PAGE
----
God bless you, my son. I will give you the most precious gem I possess: I will reveal to you, for the love of God and men, the true organization of the House of Solomon. And to let you know it, my son, I will follow this order: in the first place I will reveal to you the purpose of our institution; secondly, the means and tools we have for our work; thirdly, the different jobs and functions assigned to each of our brothers; fourthly, finally, the rules and rites that we observe.
«The end of our institution is the knowledge of the causes and the secret movements of things to widen the boundaries of human power towards the realization of every possible goal.
«The means and tools are as follows: we have large caverns more or less deep, the deepest in which they penetrate the earth up to six hundred cubits. […] We call these caverns “lower regions” and we use them for experiences of coagulation, hardening, refrigeration and preservation of bodies. We also use it, in imitation of natural mines, for the production of new artificial metals through the combination of various materials lying there for many years. But you will be very surprised to know that we sometimes use these caves also for the treatment of certain diseases and for experiences on the prolongation of the life that we have on some hermits who have chosen to live there. […]
“We also have tall towers, the tallest of which measures half a mile. Some of them rise on high mountains so that, by adding the height of the tower to that of the mountain, the highest tower reaches a height of three miles. We call these places “upper regions”, considering the air between the upper and lower regions as an “intermediate region”. We use these towers, in relation to their different heights and positions, for experiments in insolation, refrigeration and conservation and for the observation of atmospheric phenomena such as winds, rains, snow, hail and igneous meteorites. Even on some of these towers live hermits that we visit from time to time instructing them on the observations they must make. […]
We also have large and spacious houses, where we imitate and reproduce meteorological phenomena, such as snow, hail, rain, artificial rains of non-watery bodies, thunder and lightning. In these houses we also experience the aerial generation of animals such as frogs, flies and many others.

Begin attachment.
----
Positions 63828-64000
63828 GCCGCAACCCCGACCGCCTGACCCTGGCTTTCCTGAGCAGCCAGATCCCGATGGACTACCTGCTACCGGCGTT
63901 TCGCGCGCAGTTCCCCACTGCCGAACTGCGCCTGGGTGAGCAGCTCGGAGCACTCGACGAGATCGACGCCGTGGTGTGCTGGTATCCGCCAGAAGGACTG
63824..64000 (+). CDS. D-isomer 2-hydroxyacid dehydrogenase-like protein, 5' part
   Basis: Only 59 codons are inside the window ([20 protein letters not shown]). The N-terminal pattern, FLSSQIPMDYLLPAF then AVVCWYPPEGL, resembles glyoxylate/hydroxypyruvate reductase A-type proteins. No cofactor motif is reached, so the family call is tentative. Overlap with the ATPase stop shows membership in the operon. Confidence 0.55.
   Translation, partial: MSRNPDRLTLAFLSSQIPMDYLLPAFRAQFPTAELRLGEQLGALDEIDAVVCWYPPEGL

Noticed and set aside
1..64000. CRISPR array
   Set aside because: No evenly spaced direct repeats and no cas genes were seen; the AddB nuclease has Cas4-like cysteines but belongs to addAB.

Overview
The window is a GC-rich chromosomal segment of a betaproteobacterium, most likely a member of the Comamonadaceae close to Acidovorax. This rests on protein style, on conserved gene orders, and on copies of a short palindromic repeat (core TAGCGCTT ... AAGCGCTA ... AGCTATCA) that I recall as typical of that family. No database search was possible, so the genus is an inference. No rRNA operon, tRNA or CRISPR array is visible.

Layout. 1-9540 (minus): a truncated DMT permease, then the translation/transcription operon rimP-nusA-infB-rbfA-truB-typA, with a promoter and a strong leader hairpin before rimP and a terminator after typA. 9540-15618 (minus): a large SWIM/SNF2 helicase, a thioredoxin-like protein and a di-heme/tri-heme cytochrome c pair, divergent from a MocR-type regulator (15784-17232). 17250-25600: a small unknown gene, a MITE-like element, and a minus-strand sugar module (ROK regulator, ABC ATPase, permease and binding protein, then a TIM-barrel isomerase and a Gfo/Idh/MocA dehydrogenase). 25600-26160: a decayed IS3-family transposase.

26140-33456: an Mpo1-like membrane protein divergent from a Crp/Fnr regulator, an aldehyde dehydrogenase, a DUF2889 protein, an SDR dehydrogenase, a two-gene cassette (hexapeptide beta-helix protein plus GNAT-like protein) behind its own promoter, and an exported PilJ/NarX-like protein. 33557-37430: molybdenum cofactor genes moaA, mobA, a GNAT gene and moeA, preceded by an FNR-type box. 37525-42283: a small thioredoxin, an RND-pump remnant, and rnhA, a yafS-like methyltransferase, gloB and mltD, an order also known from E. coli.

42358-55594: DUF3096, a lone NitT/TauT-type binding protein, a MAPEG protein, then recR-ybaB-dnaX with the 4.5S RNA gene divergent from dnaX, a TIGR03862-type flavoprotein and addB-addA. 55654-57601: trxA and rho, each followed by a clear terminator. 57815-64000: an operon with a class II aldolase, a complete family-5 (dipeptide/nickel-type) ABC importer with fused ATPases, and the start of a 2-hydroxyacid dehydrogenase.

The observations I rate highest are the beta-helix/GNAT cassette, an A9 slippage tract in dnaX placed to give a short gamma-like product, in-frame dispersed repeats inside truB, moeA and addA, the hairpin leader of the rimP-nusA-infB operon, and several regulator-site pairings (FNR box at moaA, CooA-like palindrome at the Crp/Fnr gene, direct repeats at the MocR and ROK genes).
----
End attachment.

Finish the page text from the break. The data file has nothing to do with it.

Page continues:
“We also have some rooms that we call health rooms where we condition the air to make it healthy and suitable for treating various diseases and maintaining health. […]
“We then built large orchards and gardens with different crops, in which we do not look so much to the beauty as to the variety of the soil and its suitability for the cultivation of different plants and herbs: in some of them, very spacious, they grow, in addition to the vineyards, fruit trees and shrubs with which we prepare different types of drinks. Here we practice a series of grafting and inoculation experiments, both on wild plants and on fruit plants, and we obtain important results. In these same orchards and gardens we artificially give birth to plants and flowers earlier or later than the season in which they would naturally arise and make them bloom and bear fruit faster than normal. We are also able to obtain much larger plants than normal, and the fruits of these plants are larger, sweeter and different in taste, scent, color and shape from others of the original species. And many of these fruits thus treated acquire medicinal virtues.
“We also know of systems for giving birth, through combinations of soils, to various seedless plants, to produce new species of plants other than the common ones and finally to transform one plant into another.
“We also have parks and enclosures for animals and birds of all kinds, which serve us not so much as a curious spectacle, but for dissection experiments, through which we shed light on studies around the human body. In this field we have achieved extraordinary results, such as the continuation of life when several organs, which you consider vital, are dead and removed, the resurrection of bodies that appear to be dead and so on. We also experiment with poisons and medicines on them and subject them to medical treatment and surgical experiments. We can artificially make them larger or taller than other members of their species, or vice versa smaller, stopping their development. We make them more fruitful and prolific than normal or sterile and barren. We can vary the color, the shape, the activities. We are able to make different crossings and matings that generate new species and are not infertile as common opinion believes. We obtain numerous species of snakes, worms, insects and fish from rotting substances, and some of these animals have come to be as perfect creatures as animals and birds: sexed and capable of propagation. And none of this happens by chance since we know in advance which species of creature will be born from a particular matter or crossing. […]